My husband has lived here all his life and thinks all people are like this. He has refused to move, even when we had enough extra money to do so, because he believes all neighborhoods are like this, despite never having lived anywhere else since he was three years old. I’ve lived in eight states and in six areas of Pinellas County, and only here have I encountered this. After reading your essay, I am now wondering if my husband is right. I have no idea how to deal with these people who can’t even think, let alone think logically, and who blame others for things they have done themselves. Letting it go and walking away is not an option here, as you mention, because these people regard it as weakness and only increase the bullying, and the constant noise. I have found the one and only way to get them to back off is to be even louder, meaner and scarier than they are. I hate having to do that, but it is all they understand, having grown up in trashy homes where that was normal behavior. You don’t have people like this in your affluent neighborhood, do you? God help us if this is everywhere. The moral rot alone will destroy us, even without the political/financial efforts being made to do so. This is my biggest problem in life, far, far worse than my physical illness, our financial insecurity, and being so far from my closest friends, who are keeping me going through all this by phone and e-mail.”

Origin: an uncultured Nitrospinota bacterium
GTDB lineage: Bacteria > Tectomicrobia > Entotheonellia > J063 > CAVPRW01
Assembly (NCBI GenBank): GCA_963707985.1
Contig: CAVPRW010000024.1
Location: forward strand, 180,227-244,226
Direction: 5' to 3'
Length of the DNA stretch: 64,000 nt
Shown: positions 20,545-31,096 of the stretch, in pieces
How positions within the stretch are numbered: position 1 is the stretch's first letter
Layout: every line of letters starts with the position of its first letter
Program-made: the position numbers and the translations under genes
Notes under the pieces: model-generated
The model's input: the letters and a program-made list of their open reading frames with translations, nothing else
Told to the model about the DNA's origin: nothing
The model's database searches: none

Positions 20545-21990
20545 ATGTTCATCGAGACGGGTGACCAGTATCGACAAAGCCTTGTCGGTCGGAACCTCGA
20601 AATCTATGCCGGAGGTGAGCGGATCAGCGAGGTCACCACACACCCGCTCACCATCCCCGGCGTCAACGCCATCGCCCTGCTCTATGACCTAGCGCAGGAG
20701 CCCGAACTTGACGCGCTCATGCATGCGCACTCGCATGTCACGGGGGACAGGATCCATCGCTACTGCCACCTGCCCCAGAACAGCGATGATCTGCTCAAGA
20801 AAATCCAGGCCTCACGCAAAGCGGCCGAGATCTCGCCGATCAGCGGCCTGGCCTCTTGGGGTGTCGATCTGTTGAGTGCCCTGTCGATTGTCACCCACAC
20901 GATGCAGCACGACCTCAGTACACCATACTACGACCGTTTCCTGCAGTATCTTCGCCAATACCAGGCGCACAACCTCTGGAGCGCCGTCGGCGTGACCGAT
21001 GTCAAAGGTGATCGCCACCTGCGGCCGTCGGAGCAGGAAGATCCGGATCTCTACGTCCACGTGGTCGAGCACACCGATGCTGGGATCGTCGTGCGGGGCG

A J.S. of Skidway Lake, Michigan wrote…